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Bat rescued as a preemie baby acts exactly like a puppy, even demanding belly rubs

Bats are so much more adorable than we realize.

fruit bats, flying foxes, bat rehab, bat rescue
GeoBeats Animals/Youtube

Behold: Eddie, the cutest bat in the whole world.

Halloween movies might have taught us to think of bats as scary, vicious, disease spreading creatures of the night, but in many ways they really are just sweet, adorable dogs…with wings.

Take Eddie, for instance.

Eddie was a teeny tiny little fruit bat (aka flying fox) born prematurely and found at a theme park. Luckily, he was rescued by wildlife nurse and bat rehabilitator Rhi, who surmised that the poor guy fell from his mom while she was flying one night. Flying foxes hold onto their mother’s stomach as she flies around at night. However, being born premature meant that Eddie probably didn’t have the strength to do so.

As Eddie began to heal, his natural personality began to come out, which was apparently the personality of a puppy.


Just like a pupper, Eddie was affectionate, emotional, able to recognize voices and even learn his own name. He also showed a fondness for belly rubs…and would get very jealous when other bats get pets.


Watch below, video courtesy of GeoBeats Animals:

Like dogs, bats are very social animals. As Rhi explains, they require “lots of love when their babies,” and bond with who they perceive to be their mother. Hence why Eddie became so close towards his caretaker.

Despite his puppy tendencies, however, Eddie was still a bat that ultimately needed to be in the wild. Since Rhi’s aviary releases its residents when they are ready, Eddie has since gone off on his own, but everytime she looks out at the night sky, she wonders if she sees him flying around. Sounds like the amazingly sweet fruit bat had the same impact on Rhi’s heart as a pet dog would, to be sure.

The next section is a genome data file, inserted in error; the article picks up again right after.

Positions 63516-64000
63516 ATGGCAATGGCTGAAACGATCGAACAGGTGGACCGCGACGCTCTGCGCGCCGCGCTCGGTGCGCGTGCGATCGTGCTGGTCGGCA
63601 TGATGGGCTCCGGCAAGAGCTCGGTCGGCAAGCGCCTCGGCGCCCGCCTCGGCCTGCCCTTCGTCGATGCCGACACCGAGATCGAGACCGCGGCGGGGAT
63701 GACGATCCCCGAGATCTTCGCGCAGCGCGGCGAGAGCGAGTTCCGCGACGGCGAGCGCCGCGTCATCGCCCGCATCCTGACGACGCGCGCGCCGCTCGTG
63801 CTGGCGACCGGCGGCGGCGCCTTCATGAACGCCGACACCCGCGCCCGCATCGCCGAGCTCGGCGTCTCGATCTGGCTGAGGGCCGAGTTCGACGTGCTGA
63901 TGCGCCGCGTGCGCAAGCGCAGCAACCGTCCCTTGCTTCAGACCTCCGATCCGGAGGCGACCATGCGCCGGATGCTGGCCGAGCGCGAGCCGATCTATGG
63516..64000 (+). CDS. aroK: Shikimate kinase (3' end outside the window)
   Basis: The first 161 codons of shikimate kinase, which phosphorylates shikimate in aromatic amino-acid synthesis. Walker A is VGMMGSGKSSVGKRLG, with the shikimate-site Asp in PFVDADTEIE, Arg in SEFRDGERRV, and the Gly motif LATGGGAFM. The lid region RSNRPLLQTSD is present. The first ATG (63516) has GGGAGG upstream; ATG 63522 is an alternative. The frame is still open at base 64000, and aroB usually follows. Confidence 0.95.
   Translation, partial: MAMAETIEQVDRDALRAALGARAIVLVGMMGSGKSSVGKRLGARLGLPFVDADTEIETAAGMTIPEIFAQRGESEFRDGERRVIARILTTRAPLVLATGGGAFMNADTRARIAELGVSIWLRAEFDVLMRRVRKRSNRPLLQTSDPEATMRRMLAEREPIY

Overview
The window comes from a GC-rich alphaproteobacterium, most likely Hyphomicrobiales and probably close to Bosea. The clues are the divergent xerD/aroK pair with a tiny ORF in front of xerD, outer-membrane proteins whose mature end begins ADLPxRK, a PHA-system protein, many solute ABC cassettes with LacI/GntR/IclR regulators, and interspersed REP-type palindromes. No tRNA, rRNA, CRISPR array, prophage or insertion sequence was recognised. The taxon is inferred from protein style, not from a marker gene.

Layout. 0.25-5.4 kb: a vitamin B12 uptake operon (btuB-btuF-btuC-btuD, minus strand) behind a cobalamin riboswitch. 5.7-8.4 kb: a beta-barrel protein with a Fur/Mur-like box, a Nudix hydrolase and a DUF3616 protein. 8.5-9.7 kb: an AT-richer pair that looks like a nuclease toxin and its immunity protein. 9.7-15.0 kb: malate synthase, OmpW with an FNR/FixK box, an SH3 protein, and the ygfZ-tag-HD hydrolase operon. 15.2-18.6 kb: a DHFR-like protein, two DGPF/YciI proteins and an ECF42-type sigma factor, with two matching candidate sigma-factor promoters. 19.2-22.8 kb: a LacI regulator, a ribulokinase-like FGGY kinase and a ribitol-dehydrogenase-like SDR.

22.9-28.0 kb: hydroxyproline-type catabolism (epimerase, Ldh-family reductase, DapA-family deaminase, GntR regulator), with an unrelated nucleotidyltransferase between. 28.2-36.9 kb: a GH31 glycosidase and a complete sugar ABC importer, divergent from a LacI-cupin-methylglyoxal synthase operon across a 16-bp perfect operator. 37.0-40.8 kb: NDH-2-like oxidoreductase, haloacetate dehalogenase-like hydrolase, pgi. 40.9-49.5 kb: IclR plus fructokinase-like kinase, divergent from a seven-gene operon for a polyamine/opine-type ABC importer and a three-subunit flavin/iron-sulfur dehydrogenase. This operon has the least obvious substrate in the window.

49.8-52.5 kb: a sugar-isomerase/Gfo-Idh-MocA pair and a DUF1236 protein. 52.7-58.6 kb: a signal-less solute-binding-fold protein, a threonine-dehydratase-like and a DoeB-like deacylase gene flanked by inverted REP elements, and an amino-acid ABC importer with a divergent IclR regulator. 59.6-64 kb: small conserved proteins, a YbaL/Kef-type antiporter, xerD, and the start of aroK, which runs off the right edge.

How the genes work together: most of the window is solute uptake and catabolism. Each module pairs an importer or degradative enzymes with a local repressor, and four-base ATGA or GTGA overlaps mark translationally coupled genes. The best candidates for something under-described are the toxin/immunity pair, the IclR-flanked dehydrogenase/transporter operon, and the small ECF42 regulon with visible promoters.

Bats are not only far less threatening than we think they are (for instance, contracting rabies from a bat is next to impossible, contrary to popular belief) they are far more critical for our planet than we give them credit for.

Worldwide, fruit and nectar eating bats are the exclusive pollinator for over 500 species of flowers in at least 67 plant families, especially plants that we use for medicinal purposes. And also for the agave plant…which brings us tequila. Bats are quite literally party animals.

Bats can also provide essential pest control. The U.S. Fish and Wildlife Service website estimates that insect eating bats save more than $1 billion per year in crop damage and pesticide costs in the corn industry alone. Across all agricultural production, the savings are more than $3 billion per year.

All this…and they’re cute as heck? These critters definitely deserve a rebranding.

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